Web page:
It first should be noted that appellant did not request a continuance at either hearing in order to defend against these photographs. Further, while there may have been some surprise at the first hearing in 1970 in district county court, there could not have been any surprise at the trial de novo in May of 1972.

We would hold that the evidence presented by the pictures was relevant to the question of appellant's continuing treatment of D. T. The pictures created a reasonable inference that present behavior is similar to past action, and that the court did not abuse its discretion in admitting the photographs in evidence. As pointed out in In Interest of Nelson, 1975, 216 Kan. 271, 531 P.2d 48, where this issue was raised:

"The trial in district court was a de novo hearing on the factual issues of the dependency and neglect of the children and appellant's fitness to have their custody and the ultimate issue of the best interests and welfare of the children. The questioned evidence was relevant to those issues and it was not rendered inadmissible because it related to events occurring after the filing of the petition initiating the proceedings." 531 P.2d at 51.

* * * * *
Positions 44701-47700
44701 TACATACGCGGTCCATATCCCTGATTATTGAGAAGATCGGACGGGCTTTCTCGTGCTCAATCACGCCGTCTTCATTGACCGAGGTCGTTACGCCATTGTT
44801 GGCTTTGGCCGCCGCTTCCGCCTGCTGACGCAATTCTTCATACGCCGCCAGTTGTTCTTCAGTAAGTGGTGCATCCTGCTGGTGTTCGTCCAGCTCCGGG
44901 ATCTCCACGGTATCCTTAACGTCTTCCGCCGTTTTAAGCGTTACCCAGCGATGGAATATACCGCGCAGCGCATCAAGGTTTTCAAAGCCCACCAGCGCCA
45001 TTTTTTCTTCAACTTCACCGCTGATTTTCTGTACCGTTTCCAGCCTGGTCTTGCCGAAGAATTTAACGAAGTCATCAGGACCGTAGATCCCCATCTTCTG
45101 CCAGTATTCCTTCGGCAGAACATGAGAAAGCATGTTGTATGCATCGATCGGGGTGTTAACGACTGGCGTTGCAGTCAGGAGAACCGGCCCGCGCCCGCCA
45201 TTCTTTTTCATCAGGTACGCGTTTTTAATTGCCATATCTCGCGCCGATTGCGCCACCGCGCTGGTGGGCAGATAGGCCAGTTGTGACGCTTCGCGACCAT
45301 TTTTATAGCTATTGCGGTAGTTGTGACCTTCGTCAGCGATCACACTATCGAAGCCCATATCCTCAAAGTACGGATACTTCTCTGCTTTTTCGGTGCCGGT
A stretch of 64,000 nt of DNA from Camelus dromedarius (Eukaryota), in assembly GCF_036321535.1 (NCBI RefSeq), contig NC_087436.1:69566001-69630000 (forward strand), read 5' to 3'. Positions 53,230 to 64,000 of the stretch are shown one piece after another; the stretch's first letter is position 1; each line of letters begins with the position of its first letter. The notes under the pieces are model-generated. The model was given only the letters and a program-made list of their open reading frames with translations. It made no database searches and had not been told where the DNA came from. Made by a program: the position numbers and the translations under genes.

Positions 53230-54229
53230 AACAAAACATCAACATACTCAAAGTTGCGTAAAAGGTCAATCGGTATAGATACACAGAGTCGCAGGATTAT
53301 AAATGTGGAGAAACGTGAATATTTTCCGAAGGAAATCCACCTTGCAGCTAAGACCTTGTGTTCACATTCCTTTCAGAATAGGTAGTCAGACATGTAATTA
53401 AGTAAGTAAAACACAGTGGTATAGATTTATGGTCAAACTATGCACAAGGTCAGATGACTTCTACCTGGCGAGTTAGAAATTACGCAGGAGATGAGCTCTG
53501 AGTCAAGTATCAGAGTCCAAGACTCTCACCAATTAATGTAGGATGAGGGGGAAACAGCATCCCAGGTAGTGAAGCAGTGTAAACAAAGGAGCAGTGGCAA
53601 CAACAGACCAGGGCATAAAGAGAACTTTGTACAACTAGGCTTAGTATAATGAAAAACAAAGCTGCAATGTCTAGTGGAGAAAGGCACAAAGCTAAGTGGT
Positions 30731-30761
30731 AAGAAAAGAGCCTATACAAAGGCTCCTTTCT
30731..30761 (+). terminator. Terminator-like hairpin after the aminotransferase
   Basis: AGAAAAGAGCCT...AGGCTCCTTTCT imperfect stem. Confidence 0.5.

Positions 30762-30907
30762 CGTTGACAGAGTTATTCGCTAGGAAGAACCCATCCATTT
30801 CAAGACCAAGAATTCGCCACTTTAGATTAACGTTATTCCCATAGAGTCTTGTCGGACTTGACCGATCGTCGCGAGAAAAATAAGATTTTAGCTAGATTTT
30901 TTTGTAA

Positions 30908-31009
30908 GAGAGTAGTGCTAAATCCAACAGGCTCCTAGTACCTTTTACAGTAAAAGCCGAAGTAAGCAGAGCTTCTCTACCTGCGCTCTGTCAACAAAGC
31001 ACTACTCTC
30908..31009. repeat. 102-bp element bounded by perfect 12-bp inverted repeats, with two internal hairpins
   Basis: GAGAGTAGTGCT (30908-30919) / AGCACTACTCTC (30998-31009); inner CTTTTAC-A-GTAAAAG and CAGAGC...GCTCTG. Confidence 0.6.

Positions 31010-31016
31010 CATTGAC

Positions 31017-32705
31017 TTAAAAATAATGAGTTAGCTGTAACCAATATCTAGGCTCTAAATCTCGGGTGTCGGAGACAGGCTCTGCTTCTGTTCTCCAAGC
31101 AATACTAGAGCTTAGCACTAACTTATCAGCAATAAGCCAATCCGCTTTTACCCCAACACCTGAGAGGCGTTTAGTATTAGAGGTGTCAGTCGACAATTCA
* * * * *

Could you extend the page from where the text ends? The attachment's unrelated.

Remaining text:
The third issue raised was whether the trial court erred in admitting prior recorded testimony from the district county court trial into evidence at the trial de novo in circuit court. The state offered the deposition of M. T., Jr., appellant's former husband and the father of D. T. This deposition had been taken prior to the district county court trial and had been admitted into evidence at that proceeding. The state also offered into evidence the transcribed testimony of three witnesses who had testified before the district county court. The state alleged that one of the witnesses was dead and that the other two had been subpoenaed and could not be found within the jurisdiction of the court. No testimony was offered and the court relied on the unsworn statements of the state's attorney as an officer of the court. Appellant objected on the grounds that the state had not made a proper showing that the witnesses were unavailable to testify at the trial de novo.